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Bear Necessities

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“Keep your eyes, nose and ears open and don’t stumble between a bear and her cub.”

Renowned elk hunter, Edward winslow, instructing his son how not to get killed by a bear while hunting in the bridger wilderness

Bear Necessities

I grew up in Wyoming during the 60s and 70s with renowned (at least in our neck of the woods) elk hunter, Ed Winslow. It was an annual event for Dad, and right of passage for the Winslow boys as we all matured enough to go hunting for five days or a week. I think I was 13 or 14 when I made my first trip.

After a Herculean effort (8 hour drive, then pack the horses with all your shit (bear necessities), an arduous 90-minute hike to base camp at 8000+ feet where then we had to unpack, tend to the horses and build a camp), I’d finally get to put my feet toward the fire and enjoy the stars.

But that’s background to the story today. In actuality there are a lot of things you don’t want to stumble between. A moose and her calf, bison and her calf, a feral cat and her kittens. And did I mention a wild horse and her colt?

The Wild Horse Photo

Patty and I worked pretty hard to get the early morning light behind us when I shot this wild horse photo which is framed and hanging in our home. (I love it because it’s a reminder of a fun weekend getaway to Echo Bluff State Park.)

Missouri wild horses round spring herd

The stallion was black (thus the colt). But I want you to notice the mare. She’s thin because at this point, she’s still nursing. And do you see the way her ears are laid back? My Wyoming woodsmanship is telling me she is none too happy to have us lingering around her baby.

Imaging My Surprise

So you can imagine my surprise when the curious colt trotted over to me and then to Patty.

My first thought was, “OK, now I’m going to die under thrashing hooves of this curios animal’s angry mother”.

There are 7 slides below

  • Photographer and wild horses
  • Photographer and wild horses
  • Photographer and wild horses
  • Photographer and wild horses
  • Missouri wild horses round spring herd
  • Missouri wild horses round spring herd
  • Photographer and wild horses

Boy was I relieved when this young guy went trotting back to his mother and needless to say, we lived to tell the story.


I Almost Crapped My Pants

This last Sunday I almost crapped my pants while watching CBS Sunday Morning. It’s a tradition around here. Make a nice Sunday breakfast and watch the program. And as their manner is, the last segment is always some nature video from any place in the world. Lo and behold this Sunday’s feature was about the Wild Horses in Missouri. You should watch the 2 minute segment. Here’s a portion. (This video is 1-minute long.)

I hope you enjoy this half as much as I did. CBS must have been there about the same time we were a year ago.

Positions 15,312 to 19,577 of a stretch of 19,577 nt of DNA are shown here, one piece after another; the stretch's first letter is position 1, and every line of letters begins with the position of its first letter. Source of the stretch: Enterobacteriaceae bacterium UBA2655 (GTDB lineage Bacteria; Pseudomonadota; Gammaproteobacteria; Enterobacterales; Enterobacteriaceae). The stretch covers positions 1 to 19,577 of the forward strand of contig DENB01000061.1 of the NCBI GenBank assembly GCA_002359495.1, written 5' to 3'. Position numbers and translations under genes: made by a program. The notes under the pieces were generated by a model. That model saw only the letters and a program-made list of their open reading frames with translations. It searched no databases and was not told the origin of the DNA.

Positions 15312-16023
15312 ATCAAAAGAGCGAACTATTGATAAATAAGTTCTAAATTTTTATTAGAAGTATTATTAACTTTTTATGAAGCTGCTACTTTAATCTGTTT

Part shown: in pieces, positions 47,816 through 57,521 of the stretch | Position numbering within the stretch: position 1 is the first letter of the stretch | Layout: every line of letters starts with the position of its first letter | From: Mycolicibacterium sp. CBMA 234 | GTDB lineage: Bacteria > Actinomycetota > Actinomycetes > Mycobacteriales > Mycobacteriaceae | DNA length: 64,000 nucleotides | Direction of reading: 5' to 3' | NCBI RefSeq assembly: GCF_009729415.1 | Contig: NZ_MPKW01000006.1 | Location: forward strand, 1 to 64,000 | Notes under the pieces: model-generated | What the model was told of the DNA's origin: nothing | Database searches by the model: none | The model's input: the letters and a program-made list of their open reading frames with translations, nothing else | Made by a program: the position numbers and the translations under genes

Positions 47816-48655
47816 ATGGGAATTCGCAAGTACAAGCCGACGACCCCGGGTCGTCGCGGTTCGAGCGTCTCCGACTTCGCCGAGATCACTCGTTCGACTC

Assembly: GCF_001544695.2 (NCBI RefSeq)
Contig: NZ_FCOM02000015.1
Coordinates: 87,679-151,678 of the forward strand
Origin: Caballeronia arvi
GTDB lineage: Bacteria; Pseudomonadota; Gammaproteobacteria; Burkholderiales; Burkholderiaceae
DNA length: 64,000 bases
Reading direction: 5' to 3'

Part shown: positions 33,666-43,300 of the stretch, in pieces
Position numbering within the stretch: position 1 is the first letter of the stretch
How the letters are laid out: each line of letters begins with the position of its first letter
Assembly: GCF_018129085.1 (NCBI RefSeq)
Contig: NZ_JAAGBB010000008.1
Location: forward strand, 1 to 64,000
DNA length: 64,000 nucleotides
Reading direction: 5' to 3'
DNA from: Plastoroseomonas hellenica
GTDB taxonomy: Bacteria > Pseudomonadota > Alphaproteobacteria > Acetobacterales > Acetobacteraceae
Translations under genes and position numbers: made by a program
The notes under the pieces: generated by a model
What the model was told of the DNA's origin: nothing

Final Thought

Final thought for those of you in the St. Louis area.

I’m hosting a Headshot Event January 15th in Cottleville. So here’s the pitch:

Is your headshot a selfie? Or worse yet, have you tried to crop out your ex? Hey maybe it’s just non-existent or outdated. Have your colleagues been hinting that your headshot sucks? Then it’s time to level up and this headshot event could be exactly what you’ve been waiting for. Click here to get all the information and to book if your headshot matters.

Thanks for dropping by. I love hearing your comments.

May your holidays be merry and bright!

2 thoughts on “Bear Necessities

  1. Great post, Mike. It reminded me of growing up with my parents as they chased epidemics around the world. Looking back, I think my dad preferred the outdoors to civilization. We’d drop into a country, usually Asian, and hike for days from an airstrip, careful not to disturb families of tigers in Indonesia, elephants in Thailand, Bactrian camels in Mongolia, etc. Then sometimes get a ride on a trained elephant or camel. So, the wilderness safety wisdom you highlighted are the same around the world. Leave the babies alone. And poisonous snakes, of course!
    My serious career with gear began as a freelance cinematographer with assignments to cover scientific research, usually wildlife related. A typical day would be squatting in pond with a 16mm Bolex behind glass to keep it dry, waiting for a shy, endangered species to drop by for a headshot, then back to camp to burn off leaches with a cigar. Now my idea of roughing it is a hotel with slow room service, typical of shooting fashion on location. Anyway, stay safe!

    1. Preston I so much appreciate you. My idea of camping is an Embassy Suite. Happy holidays!

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